Informational demand across the globe: Toward a comparative understanding of information exchange

Marcel Hanegraaff*, Iskander de Bruycker

*Corresponding author for this work

Research output: Contribution to journalArticleAcademicpeer-review

Abstract

This study examines the information demands of decision-makers from across the globe in their exchanges with interest organizations. It proposes two explanatory factors that drive these information demands: democracy and development. We argue that decision-makers' information demands vary depending on whether they hail from developed countries or developing countries, as well as the extent to which their political systems are democratically accountable. We test our expectations based on interviews with 297 decision-makers from 107 different countries who were active during transnational trade and climate change negotiations. Our findings demonstrate that decision-makers from less developed countries exhibit a higher preference for interactions with organizations that provide them with technical information. Decision-makers from democratically accountable countries, by contrast, tend to place relatively greater value on political information provided by interest groups.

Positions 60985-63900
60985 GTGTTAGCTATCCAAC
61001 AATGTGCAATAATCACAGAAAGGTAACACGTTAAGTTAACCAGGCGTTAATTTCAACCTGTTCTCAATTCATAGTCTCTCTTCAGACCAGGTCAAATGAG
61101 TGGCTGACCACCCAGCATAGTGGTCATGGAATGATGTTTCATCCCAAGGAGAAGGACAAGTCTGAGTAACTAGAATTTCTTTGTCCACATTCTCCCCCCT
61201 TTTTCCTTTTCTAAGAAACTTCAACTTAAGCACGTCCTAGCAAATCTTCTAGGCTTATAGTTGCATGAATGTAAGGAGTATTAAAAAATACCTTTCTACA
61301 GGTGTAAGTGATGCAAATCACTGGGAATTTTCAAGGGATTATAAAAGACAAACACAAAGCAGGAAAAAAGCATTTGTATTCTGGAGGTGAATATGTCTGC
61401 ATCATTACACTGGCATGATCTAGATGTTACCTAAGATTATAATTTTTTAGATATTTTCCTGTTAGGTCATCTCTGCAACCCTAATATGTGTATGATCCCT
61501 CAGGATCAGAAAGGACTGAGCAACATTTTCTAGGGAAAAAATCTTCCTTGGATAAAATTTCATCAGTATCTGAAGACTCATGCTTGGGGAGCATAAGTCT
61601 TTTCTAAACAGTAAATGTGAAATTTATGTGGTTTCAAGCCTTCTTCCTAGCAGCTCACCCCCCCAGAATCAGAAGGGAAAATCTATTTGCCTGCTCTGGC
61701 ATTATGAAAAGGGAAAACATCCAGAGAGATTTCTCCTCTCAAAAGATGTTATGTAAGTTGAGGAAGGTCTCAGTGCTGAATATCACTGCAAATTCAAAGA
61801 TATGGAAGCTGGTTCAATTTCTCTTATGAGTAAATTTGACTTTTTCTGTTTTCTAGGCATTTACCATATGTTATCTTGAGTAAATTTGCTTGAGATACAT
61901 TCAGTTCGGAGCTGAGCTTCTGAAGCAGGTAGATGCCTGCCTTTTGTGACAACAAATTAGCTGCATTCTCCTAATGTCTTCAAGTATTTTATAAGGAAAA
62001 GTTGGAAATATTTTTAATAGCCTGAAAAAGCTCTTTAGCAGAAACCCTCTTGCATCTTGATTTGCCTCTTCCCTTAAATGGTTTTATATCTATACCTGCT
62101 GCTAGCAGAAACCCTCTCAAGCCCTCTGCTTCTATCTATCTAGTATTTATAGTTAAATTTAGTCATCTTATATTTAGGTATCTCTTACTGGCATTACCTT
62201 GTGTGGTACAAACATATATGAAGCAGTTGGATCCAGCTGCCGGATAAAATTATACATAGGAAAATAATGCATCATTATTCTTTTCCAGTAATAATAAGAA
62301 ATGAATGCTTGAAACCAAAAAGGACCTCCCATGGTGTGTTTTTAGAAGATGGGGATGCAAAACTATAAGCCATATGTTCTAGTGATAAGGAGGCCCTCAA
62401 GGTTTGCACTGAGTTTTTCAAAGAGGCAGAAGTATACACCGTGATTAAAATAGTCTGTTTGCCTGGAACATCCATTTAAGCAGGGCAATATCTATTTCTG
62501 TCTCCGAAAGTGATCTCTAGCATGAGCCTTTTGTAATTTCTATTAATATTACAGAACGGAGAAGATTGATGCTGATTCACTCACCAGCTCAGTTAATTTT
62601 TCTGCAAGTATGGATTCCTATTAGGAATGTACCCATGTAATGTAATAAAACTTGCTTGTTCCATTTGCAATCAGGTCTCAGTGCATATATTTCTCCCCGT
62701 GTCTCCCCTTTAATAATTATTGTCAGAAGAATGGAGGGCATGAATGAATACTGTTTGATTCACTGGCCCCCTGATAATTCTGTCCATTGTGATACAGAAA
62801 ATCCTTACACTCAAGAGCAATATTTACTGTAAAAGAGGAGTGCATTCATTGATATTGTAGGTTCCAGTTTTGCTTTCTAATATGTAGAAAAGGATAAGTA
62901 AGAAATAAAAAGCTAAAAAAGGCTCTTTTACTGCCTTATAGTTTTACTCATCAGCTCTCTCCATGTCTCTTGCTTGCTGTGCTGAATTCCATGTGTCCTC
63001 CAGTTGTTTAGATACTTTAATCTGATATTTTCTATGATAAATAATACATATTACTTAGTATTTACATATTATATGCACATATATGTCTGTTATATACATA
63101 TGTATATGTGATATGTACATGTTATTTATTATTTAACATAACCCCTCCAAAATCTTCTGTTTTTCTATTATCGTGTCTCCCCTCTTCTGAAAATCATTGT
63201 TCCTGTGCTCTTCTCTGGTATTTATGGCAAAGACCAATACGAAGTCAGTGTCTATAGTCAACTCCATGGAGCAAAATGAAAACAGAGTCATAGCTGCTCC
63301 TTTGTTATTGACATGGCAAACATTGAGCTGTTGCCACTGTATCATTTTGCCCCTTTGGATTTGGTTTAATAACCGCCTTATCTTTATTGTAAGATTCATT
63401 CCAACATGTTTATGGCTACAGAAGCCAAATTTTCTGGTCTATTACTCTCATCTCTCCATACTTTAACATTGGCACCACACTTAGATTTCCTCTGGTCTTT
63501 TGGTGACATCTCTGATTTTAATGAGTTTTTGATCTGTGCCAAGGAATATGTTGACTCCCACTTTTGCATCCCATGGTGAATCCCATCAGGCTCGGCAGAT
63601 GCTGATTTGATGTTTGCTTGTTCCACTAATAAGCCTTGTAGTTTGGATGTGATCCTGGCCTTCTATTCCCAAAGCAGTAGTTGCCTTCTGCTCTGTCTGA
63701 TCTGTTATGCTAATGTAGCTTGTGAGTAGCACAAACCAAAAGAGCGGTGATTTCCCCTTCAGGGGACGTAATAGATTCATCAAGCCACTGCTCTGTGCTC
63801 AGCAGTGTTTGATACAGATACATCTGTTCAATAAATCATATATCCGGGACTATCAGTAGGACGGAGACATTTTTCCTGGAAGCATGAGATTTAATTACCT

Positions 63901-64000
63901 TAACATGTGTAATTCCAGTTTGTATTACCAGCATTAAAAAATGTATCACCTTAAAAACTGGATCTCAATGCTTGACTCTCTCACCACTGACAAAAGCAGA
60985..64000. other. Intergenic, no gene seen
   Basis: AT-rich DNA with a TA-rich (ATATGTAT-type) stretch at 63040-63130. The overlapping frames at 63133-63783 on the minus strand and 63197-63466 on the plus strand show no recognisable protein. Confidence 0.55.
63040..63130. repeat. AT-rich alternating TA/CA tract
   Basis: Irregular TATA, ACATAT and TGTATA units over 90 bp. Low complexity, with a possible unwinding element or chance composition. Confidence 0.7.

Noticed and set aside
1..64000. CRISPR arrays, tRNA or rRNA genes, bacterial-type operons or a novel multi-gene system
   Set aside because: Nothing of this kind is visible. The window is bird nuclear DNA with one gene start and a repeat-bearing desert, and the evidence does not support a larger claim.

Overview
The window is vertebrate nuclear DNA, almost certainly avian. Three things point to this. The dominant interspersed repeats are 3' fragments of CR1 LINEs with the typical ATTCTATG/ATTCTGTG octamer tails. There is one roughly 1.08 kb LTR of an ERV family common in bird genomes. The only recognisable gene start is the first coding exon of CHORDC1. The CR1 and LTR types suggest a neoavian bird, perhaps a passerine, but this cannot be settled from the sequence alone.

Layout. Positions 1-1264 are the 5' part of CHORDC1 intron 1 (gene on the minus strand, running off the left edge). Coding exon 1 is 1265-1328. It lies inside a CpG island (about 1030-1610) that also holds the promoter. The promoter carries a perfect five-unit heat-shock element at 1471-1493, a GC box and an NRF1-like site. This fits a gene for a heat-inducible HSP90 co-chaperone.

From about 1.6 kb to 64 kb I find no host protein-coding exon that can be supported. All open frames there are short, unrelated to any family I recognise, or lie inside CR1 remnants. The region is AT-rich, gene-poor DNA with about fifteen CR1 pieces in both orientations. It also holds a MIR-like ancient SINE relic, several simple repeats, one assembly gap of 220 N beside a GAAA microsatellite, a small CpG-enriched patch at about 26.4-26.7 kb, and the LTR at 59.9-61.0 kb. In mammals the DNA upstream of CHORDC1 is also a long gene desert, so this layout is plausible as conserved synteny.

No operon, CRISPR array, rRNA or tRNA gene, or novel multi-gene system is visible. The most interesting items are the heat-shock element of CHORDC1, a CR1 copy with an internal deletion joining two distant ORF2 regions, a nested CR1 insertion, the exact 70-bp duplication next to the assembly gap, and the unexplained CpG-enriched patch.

Original languageEnglish
Article number1755773920000284
Pages (from-to)525-543
Number of pages19
JournalEuropean Political Science Review
Volume12
Issue number4
Early online date15 Jul 2020
DOIs
Publication statusPublished - Nov 2020

Keywords

  • ACCESS
  • EUROPEAN-UNION
  • INTEREST GROUP STRATEGIES
  • LOBBYISTS
  • POLICY
  • SUPPORT
  • information exchange
  • interest groups
  • lobbying
  • transnational conferences

Cite this